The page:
Furthermore, compounds found in cannabis have been shown to kill numerous cancer types including: lung cancer [9], breast and prostate [10], leukemia and lymphoma [11], glioma [12], skin cancer [13], and pheochromocytoma [14]. The effects of cannabinoids are complex and sometimes contradicting, often exhibiting biphasic responses. For example, in contrast to the tumor killing properties mentioned above, low doses of THC may stimulate the growth of lung cancer cells in vitro [15].

The genotoxic effects of partially oxidized hydrocarbons created by burning either cannabis or tobacco have been widely examined as the likely source of genetic changes that lead to the carcinogenic state [16]. As a result, the medical potential of cannabis has been obscured by the potential negative impact of using a smoked medicine [17]. Those who deny the validity of "medical marijuana," cite that marijuana smoke contains four fold more tars than does tobacco smoke [18]. Nevertheless, smoking is often the preferred route of intake by medical cannabis users because rapid action allows self-titration [19]. Are the biological consequences of smoking cannabis and tobacco similar?

Smoke from tobacco and cannabis contains many of the same carcinogens and tumor promoters [20,21]. However, cannabis and tobacco have additional pharmacological activities, both receptor-dependent and independent, that result in different biological endpoints. Polycyclic aromatic hydrocarbons found in smoke are pro-carcinogens that are converted to carcinogens by the enzymatic activity of the cytochrome P4501A1 oxidase protein (CYP1A1 gene product). Benzo [a] pyrene is converted to its carcinogenic metabolite diol epoxide, which binds to specific hyper-mutable nucleotide sequences in the K-ras oncogene and p53 tumor suppressor [22]. Recent work by Roth et al. demonstrates that THC treatment of murine hepatoma cells caused a dose dependent increase in CYP1A1 gene transcription, while at the same time directly inhibiting the enzymatic activity of the gene product [23]. Thus, despite potentially higher levels of polycyclic aromatic hydrocarbons found in cannabis smoke compared to tobacco smoke (dependent on what part of the plant is smoked), the THC present in cannabis smoke should exert a protective effect against pro-carcinogens that require activation. In contrast, nicotine activates some CYP1A1 activities, thus potentially increasing the carcinogenic effects of tobacco smoke [24].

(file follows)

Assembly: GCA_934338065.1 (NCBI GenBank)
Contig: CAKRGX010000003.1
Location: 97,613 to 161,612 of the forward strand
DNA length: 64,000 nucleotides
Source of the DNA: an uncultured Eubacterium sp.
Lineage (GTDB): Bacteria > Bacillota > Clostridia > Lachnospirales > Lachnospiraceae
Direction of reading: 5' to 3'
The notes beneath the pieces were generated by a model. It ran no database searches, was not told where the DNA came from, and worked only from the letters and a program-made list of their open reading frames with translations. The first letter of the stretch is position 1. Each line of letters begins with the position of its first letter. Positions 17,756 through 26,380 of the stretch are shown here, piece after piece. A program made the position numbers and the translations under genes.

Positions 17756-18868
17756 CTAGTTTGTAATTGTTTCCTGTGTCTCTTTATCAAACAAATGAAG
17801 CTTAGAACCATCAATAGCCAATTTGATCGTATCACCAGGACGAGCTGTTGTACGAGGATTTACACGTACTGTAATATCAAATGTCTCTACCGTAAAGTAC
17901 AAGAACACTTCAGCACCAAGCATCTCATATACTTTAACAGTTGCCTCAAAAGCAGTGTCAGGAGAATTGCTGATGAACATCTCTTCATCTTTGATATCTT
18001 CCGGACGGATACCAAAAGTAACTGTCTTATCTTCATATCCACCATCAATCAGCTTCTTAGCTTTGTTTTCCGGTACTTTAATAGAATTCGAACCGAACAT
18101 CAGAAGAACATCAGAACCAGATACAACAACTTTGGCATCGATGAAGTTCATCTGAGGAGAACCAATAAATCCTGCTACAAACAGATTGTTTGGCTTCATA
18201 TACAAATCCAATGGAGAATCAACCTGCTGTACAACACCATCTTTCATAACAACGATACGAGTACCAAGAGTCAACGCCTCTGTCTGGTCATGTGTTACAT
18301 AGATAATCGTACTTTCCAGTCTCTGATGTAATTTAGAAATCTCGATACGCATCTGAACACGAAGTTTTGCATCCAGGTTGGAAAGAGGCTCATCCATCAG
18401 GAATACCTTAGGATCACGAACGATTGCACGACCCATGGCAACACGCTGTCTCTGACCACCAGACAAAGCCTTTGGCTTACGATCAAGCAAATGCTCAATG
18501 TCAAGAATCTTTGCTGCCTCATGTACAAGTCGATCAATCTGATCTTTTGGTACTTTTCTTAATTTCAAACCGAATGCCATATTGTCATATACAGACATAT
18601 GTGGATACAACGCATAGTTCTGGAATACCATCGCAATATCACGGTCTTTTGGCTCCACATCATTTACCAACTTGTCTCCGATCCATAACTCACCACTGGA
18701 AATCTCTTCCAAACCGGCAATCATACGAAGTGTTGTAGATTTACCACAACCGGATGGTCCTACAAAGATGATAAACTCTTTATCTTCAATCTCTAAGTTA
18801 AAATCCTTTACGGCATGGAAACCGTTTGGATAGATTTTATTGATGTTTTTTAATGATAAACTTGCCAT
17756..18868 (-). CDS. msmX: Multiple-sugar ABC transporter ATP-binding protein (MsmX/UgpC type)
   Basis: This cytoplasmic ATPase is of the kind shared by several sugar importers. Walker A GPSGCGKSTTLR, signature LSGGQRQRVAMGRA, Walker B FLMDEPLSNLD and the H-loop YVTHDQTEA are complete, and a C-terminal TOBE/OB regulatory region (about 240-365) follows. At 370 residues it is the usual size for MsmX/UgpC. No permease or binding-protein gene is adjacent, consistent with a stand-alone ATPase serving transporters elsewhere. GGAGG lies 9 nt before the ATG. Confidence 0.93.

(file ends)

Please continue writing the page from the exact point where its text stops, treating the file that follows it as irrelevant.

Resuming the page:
It is worth noting that cytochrome P4501A1 oxidase has numerous substrates including biologically active lipid metabolites such as arachidonic acid, and eicosinoids [25]. These molecules are components of metabolic pathways that are interwoven with the synthesis and degradation of endocannabinoids such as arachidonylethanolamine (anandamide) [26]. Hence, the inhibition of cytochrome P4501A1 oxidase by THC is likely to have multiple biological effects such as possibly enhancing cannabinoid activities by decreasing their catabolism.